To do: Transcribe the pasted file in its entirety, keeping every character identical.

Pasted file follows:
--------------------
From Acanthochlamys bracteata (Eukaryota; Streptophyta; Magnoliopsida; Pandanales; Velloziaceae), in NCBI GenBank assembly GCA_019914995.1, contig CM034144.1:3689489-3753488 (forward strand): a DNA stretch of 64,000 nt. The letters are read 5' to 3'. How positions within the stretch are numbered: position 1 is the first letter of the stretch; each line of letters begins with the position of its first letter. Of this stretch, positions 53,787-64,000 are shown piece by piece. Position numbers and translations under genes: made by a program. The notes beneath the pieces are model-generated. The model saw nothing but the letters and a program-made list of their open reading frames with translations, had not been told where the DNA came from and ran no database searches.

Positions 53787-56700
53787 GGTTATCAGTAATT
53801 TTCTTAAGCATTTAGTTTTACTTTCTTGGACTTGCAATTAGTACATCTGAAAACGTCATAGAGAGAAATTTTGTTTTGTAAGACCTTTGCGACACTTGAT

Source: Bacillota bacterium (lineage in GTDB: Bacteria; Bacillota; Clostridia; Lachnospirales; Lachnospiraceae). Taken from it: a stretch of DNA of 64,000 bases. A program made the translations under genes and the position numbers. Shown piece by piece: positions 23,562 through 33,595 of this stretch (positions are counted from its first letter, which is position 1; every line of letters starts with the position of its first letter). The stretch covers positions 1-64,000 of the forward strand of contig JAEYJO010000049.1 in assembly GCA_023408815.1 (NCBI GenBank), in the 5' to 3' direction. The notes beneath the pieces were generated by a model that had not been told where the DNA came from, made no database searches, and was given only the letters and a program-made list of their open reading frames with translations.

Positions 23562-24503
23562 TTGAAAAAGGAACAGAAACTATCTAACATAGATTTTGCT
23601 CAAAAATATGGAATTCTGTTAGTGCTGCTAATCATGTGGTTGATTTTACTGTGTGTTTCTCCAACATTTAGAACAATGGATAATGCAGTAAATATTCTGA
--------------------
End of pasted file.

From Acanthochlamys bracteata (Eukaryota; Streptophyta; Magnoliopsida; Pandanales; Velloziaceae), in NCBI GenBank assembly GCA_019914995.1, contig CM034144.1:3689489-3753488 (forward strand): a DNA stretch of 64,000 nt. The letters are read 5' to 3'. How positions within the stretch are numbered: position 1 is the first letter of the stretch; each line of letters begins with the position of its first letter. Of this stretch, positions 53,787-64,000 are shown piece by piece. Position numbers and translations under genes: made by a program. The notes beneath the pieces are model-generated. The model saw nothing but the letters and a program-made list of their open reading frames with translations, had not been told where the DNA came from and ran no database searches.

Positions 53787-56700
53787 GGTTATCAGTAATT
53801 TTCTTAAGCATTTAGTTTTACTTTCTTGGACTTGCAATTAGTACATCTGAAAACGTCATAGAGAGAAATTTTGTTTTGTAAGACCTTTGCGACACTTGAT

Source: Bacillota bacterium (lineage in GTDB: Bacteria; Bacillota; Clostridia; Lachnospirales; Lachnospiraceae). Taken from it: a stretch of DNA of 64,000 bases. A program made the translations under genes and the position numbers. Shown piece by piece: positions 23,562 through 33,595 of this stretch (positions are counted from its first letter, which is position 1; every line of letters starts with the position of its first letter). The stretch covers positions 1-64,000 of the forward strand of contig JAEYJO010000049.1 in assembly GCA_023408815.1 (NCBI GenBank), in the 5' to 3' direction. The notes beneath the pieces were generated by a model that had not been told where the DNA came from, made no database searches, and was given only the letters and a program-made list of their open reading frames with translations.

Positions 23562-24503
23562 TTGAAAAAGGAACAGAAACTATCTAACATAGATTTTGCT
23601 CAAAAATATGGAATTCTGTTAGTGCTGCTAATCATGTGGTTGATTTTACTGTGTGTTTCTCCAACATTTAGAACAATGGATAATGCAGTAAATATTCTGA